BC becomes first testing ground for new Air Quality Health Index
British Columbia has become the first Canadian province to pilot-test a new Air Quality Health Index (AQHI), designed to provide air quality forecasts in a manner similar to the now-familiar UV Index. The AQHI project encompasses the Greater Vancouver Regional District (GVRD) and eight communities across the province, including: Kamloops, Vernon, Osoyoos, Nanaimo, Victoria, Quesnel, Prince George and Kelowna. It is being carried out through a partnership involving Environment Canada, Health Canada and participating municipal governments.
The first public testing of the AQHI began in the fall of 2005 in four communities in the Thompson-Okanagan region. This pilot study is a successful expansion of last year's test.
"The new index will be particularly useful to members of the population who are at higher risk due to lung or heart conditions, such as senior citizens and those with asthma," said BC Environment Minister Barry Penner. Individuals who are healthy, fit and active can also use the index to decide when and how much to exercise or work outdoors.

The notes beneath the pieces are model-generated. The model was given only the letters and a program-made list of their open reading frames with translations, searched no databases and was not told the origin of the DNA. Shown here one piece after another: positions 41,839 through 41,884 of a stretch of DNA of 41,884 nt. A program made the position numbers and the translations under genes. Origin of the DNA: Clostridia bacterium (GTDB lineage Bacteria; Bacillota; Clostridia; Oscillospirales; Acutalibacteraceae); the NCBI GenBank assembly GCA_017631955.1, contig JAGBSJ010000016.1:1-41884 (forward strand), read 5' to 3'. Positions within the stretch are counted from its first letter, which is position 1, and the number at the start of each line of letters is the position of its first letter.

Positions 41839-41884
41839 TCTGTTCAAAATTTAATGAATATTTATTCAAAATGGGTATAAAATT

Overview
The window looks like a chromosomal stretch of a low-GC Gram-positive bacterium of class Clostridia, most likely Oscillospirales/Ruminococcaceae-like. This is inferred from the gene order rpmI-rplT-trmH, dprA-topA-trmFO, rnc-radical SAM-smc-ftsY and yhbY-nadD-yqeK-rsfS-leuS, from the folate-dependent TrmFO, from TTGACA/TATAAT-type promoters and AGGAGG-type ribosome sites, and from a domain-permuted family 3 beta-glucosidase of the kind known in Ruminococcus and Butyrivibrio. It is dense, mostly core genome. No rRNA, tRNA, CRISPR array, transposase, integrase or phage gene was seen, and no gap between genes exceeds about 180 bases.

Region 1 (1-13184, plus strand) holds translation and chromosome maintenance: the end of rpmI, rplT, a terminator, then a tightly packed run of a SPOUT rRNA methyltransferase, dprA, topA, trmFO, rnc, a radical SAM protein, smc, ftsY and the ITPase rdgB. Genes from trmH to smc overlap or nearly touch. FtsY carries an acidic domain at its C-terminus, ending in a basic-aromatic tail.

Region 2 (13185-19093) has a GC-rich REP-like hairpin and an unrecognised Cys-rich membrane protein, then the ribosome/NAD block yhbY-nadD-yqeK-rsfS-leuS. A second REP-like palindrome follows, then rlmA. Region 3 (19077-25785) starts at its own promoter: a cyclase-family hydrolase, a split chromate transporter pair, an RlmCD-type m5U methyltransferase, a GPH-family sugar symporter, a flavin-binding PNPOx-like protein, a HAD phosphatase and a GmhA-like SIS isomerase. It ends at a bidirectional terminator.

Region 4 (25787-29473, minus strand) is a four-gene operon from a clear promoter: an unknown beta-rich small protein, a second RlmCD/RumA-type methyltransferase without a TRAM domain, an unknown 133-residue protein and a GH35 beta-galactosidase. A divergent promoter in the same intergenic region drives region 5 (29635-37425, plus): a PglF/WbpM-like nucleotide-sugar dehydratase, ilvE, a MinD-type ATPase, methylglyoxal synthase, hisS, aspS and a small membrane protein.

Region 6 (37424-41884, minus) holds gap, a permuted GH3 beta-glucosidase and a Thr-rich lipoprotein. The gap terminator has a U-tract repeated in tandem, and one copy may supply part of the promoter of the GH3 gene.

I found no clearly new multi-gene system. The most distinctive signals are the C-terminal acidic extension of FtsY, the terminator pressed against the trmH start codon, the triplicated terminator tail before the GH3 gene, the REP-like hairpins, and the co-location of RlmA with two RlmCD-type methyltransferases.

The AQHI will provide BC residents information about:
*the level of risk, illustrated with a number and colour scale of zero to 10 or higher (the higher the reading, the greater the risk and need to take precautions);
*the level of health risk, designated as "low," "moderate," "high" or "very high;"
*a forecast of the air quality-related health risk;
*actions people can take to minimize their health risks; and
*information measures to reduce air pollution.
"As part of the Sustainable Region Initiative, the GVRD's most recent Air Quality Management Plan puts particular emphasis on addressing the public health impacts of air quality," said Joe Trasolini, head of the GVRD's environment committee. "The AQHI will be a useful tool in helping residents recognize the linkages between air quality and their health, and assist them in taking appropriate actions to reduce their exposure, when required," he added.
Health Canada scientists estimate that in eight Canadian cities, a total of 5,900 deaths, or 8% of all deaths in these cities, could be linked to air pollution every year. Research also shows that poor air quality sends thousands more Canadians to hospital each year.
More information on the AQHI pilot study is available on-line at www.airplaytoday.org.